- How will my child/young person be included in activities outside this classroom including school trips?
Wherever possible pupils are included on school trips and encouraged to take part in extra curricular activities and represent the school. Careful planning and preparation by staff and parents helps to make trips a success.
For some children being able to take part may mean making preliminary visits or seeing photographs of the place to be visited, it may mean staff carrying out individualised risk assessments to ensure their safety or being supported by another member of staff on the trip itself.
- How accessible is the setting/school/college enviroment?
To read our school’s access plan please see the school website.
- How will the setting/school/college prepare and support my child/young person to join the setting/school/college or the next stage of education and life?
We have strong links with local nurseries and secondary schools and with other local primary schools.
Yearly transitions within school are carefully managed to support children’s wellbeing.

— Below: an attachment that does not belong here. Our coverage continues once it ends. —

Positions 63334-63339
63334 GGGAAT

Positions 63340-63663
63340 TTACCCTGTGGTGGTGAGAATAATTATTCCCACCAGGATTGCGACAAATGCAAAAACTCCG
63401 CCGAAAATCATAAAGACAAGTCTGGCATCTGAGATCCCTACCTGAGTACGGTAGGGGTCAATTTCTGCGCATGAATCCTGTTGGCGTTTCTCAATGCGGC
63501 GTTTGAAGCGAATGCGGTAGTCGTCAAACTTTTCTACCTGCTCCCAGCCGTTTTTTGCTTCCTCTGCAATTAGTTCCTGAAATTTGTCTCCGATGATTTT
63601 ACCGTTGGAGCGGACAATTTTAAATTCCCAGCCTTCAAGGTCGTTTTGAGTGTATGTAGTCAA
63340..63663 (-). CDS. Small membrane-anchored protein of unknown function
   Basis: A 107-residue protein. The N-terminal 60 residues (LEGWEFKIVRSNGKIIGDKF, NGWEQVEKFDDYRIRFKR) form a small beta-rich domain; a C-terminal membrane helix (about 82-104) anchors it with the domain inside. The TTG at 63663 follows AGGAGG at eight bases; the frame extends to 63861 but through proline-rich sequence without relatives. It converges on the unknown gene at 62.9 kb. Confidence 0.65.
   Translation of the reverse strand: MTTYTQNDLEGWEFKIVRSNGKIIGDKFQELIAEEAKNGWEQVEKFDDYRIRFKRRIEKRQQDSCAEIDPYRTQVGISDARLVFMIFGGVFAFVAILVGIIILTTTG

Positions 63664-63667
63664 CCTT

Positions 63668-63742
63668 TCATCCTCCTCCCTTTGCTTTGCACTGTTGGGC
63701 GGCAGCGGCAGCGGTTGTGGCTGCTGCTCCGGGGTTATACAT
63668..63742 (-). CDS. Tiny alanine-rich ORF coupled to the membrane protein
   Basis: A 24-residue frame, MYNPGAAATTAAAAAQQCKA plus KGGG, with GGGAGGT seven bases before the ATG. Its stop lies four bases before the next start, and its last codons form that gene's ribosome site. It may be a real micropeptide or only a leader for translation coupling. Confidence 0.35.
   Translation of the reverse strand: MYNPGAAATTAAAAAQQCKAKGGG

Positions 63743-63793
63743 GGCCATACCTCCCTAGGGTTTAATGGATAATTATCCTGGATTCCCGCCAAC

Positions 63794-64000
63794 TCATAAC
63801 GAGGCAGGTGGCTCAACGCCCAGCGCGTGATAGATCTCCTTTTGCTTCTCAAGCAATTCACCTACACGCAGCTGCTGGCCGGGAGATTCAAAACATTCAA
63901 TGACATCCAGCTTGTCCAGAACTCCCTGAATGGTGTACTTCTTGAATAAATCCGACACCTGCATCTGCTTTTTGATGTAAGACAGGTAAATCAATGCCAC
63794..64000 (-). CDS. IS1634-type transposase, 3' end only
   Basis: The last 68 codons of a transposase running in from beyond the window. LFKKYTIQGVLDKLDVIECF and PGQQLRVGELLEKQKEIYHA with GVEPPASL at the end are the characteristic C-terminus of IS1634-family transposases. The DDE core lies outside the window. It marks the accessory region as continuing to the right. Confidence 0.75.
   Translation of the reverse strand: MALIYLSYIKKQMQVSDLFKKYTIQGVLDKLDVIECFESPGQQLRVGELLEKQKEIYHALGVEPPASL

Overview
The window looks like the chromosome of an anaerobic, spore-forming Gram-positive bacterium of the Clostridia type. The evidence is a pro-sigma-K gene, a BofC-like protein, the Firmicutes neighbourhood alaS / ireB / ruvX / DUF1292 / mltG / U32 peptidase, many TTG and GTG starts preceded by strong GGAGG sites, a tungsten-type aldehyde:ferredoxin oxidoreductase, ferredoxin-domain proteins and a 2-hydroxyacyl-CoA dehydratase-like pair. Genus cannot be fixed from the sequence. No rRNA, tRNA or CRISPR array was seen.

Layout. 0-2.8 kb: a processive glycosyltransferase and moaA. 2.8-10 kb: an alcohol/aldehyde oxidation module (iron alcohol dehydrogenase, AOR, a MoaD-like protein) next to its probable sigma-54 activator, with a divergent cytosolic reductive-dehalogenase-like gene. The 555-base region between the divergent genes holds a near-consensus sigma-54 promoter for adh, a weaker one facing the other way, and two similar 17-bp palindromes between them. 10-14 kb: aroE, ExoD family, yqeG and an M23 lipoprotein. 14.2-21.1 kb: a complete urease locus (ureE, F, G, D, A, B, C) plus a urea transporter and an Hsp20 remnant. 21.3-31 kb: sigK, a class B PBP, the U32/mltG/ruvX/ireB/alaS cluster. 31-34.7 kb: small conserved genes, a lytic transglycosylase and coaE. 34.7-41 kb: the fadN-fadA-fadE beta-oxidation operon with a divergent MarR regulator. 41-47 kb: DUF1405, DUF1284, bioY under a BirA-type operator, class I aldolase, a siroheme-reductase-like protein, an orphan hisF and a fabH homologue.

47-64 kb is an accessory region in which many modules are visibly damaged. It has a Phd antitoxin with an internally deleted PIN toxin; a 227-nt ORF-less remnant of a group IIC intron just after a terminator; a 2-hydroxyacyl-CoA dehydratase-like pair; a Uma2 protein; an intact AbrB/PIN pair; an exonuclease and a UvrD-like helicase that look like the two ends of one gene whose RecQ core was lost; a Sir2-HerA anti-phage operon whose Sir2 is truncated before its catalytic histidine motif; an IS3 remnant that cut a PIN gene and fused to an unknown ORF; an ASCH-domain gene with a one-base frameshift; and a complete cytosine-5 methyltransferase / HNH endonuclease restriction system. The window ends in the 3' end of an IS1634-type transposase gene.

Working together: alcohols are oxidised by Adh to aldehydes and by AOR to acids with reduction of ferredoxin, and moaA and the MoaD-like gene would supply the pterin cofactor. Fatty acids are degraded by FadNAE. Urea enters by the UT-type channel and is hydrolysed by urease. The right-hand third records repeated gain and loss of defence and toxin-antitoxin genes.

A range of transition strategies are put in place to support children at the end of key phases. With the receiving school, parents and pupils write a transition plan which details the way in which their child will be supported in moving school. This is likely to include extra visits either with a member of staff or a small group of their peers, holiday activities, taking photographs taken to build familiarity, writing a list of questions that the pupil has and finding out the answers.
Where possible new schools are invited to attend transition meetings to share information about your child and to ensure a positive transition. In all cases there will be liaison and communication between the schools.
- How are the setting's/school's/college's resources allocated and matched to children's/young people's special educational needs?
We aim to allocate resources appropriately to meet the needs of all children with special educational needs.
A child with an Education Health and Care plan is likely to have statutory funding to support their access to the curriculum. This may be anything from 8 hours to full time support depending on their level of need. A number of children have 1-1 support for individual tuition or in-class support to enable them to access the curriculum.
Where pupils needs are similar some support is shared which allows Teaching Assistants time to be used effectively to benefit more pupils.